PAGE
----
With Google somewhat drastically updating their ranking algorithm a couple of times in recent months, and other big changes on the horizon, there are some very important aspects of SEO that small businesses have been getting away with ignoring for a while, that are suddenly becoming urgent needs. I want to address some of them below as we are starting to see successful sites dropping search volume significantly due to content issues that have been threatening for a long time, but haven’t really hit home in small business markets and technological advancements that are soon going to be absolute necessities.
Statistics are showing Google is going away from home page rankings quite significantly. The number of times home pages show up in search has trended downward and this tends to hurt small businesses the most, that have basic sites and have traditionally had their home page as their main content in local markets. We have been preaching for years that small businesses need to create a page for every concept they would want to rank for, such as individual products or services, or specific target markets. Despite these facts. Google tended to still just deliver the home page quite often for these more specific searches, and made us SEO’s look a little silly. Well, that is stopping now.
I have one small business where I recently analyzed their March organic page traffic with their June traffic. Despite having a gain in overall traffic, their home page dropped significantly in organic traffic while their top 15 other pages outdrew March 370 visitors to 2. This is just one small business instance, but it shows where the trend is going. Google wants to present the best answer for a query, and that is typically a specific page addressing an issue exactly. Whether it is a doctor treating migraines or a realtor offering rentals or home purchases. Google wants to give the searcher a page explaining why you are the best choice to help their migraines or offer the best choice for rentals or new home purchases. They don’t want to send people to a generic home page. That page is more to help keep the site together, but not necessarily for search unless it is a very high-level search. You just can’t survive anymore with one services page that lists each service.
One of the big findings from the “Fred” algorithm update a few months ago is that Google just isn’t putting up with “thin” content anymore. By thin, I mean those two or three sentence pages that often small businesses try to get away with to cover a topic. Those pages just don’t rank anymore. As I mentioned above, Google wants to provide a specific answer. Moreover, they want a thorough specific answer that explains the issue, addresses how you will solve it, and why you would solve it better than someone else. Correlations show top ranking sites averaging over 2,500 words. Though this can vary by industry and topic, you shouldn’t just look to address the 500 minimum requirement and should aim higher, and getting past 1,500 words.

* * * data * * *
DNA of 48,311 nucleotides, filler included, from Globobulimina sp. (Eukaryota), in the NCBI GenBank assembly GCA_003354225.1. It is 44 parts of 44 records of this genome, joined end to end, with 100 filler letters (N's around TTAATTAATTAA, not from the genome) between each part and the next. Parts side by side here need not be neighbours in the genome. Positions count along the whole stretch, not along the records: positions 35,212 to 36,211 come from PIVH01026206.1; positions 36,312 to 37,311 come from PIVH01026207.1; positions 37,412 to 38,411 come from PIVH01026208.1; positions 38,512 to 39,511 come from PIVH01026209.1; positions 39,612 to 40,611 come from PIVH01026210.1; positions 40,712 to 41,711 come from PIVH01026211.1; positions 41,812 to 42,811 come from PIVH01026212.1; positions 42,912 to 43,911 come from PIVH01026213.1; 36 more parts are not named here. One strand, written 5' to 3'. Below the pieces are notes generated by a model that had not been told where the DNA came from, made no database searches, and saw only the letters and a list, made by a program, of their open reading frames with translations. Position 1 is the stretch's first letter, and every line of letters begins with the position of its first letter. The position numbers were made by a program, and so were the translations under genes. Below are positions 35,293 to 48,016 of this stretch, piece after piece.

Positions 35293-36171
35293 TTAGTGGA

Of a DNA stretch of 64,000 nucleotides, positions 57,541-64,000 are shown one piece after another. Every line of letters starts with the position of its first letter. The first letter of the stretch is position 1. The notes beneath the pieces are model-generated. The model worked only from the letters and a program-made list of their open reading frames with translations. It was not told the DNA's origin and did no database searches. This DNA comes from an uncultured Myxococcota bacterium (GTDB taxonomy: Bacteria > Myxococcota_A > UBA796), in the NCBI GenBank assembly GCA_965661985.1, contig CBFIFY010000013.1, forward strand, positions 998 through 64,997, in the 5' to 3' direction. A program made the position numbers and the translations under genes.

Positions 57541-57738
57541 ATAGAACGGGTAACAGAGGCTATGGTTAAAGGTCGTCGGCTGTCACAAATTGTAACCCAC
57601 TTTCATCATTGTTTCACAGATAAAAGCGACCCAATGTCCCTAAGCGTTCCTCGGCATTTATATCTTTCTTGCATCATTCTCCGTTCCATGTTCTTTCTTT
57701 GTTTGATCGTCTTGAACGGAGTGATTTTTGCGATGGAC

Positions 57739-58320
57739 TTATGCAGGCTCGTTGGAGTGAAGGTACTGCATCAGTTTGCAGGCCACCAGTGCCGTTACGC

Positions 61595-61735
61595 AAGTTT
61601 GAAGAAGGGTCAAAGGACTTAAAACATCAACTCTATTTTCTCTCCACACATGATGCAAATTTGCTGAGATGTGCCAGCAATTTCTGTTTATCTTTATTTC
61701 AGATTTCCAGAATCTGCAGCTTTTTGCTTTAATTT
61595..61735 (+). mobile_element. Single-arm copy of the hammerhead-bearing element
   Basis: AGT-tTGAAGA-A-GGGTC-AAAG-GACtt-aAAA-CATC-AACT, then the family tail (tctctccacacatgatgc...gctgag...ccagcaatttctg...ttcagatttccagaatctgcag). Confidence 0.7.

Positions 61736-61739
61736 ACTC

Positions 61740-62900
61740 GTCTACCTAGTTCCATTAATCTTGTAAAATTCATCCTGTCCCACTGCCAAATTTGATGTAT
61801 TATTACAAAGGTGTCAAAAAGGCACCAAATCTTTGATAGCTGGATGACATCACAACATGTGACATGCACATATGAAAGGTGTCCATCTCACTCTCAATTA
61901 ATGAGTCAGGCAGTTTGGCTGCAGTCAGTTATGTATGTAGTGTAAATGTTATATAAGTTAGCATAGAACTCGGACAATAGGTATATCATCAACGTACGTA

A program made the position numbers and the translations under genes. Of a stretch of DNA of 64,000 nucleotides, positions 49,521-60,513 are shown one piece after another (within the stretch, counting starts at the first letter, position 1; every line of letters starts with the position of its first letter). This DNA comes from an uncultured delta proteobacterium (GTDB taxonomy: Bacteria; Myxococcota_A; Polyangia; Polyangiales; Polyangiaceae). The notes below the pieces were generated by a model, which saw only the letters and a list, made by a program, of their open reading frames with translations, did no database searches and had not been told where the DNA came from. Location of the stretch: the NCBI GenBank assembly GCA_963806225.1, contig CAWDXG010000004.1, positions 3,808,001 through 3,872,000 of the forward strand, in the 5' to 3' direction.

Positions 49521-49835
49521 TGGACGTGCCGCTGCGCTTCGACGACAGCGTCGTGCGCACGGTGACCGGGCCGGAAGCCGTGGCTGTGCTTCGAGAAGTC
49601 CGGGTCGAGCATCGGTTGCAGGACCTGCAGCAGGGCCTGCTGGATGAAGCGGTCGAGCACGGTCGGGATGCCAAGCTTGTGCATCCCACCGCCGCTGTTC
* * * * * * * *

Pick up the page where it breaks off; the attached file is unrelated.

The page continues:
No, you don’t want to just add fluff to hit your word count like that high school paper you wrote that had to be 1,000 words. Think of your users. They want everything available to them, but they don’t want to read it all. You should answer all those questions above about what the issue is and how you address it and why they should trust you, but answer it in very digestible portions, so users can pick out and only read what they want. Separate it with relevant images. Use bullet points and nice headings that separate the content and make it clear what the visitor will get if they read that paragraph. You can no longer survive with two or three sentence pages that just generically define whatever the issue. That won’t set you apart and no matter how strong we may have made your site, Google won’t put it up there.
Get Your SSL Certificate ASAP
In October, Google will begin warning searchers that your site isn’t secure when they see you in the results. You think it is hard to keep traffic on your site now, imagine if Google tells them you aren’t safe. The good news is this is a simple and usually fairly low-cost fix. Go to your host and get your SSL certificate. Often, new hosts will give you an SSL Certificate for free these days. If you are moving an old site, it may be a couple hundred dollars, but worth it. One thing to remember is to make sure your host does 301 redirects of all of your old http pages to their new https versions. Seems like a small thing but I have seen sites disappear because they didn’t do this.
At SMX Advanced, Gary Illyes said get AMP now. If Google is telling you to do it and it isn’t overly difficult, it is worth looking into. For WordPress users, there are AMP plugins that can be set up. Talk to your developer so you don’t mess up your site, or call us and we can help. In the near future, Google will be going to a mobile first index, meaning that they will use the mobile version of your site as the basis for all of your ranking. AMP, or Accelerated Mobile Pages, is a way to strip down the mobile version of your pages so that they load much more quickly. Speed is an important factor in your ranking and in just having a good user experience. Get AMP set up on your site as soon as you can.
You don’t need to know all of this, but send it to your developer, and things have progressed since then. As I mentioned, there are now plugins in WordPress, which many small businesses use, that can help implement this for you without knowing all the technological background.
Lots of these aspects we have been talking about for years. Even though AMP is fairly new, it is just a tool to help make your site load more quickly, which we have been talking about for years. It is time to set aside some time, or hire someone to address your content issues ASAP, before you disappear.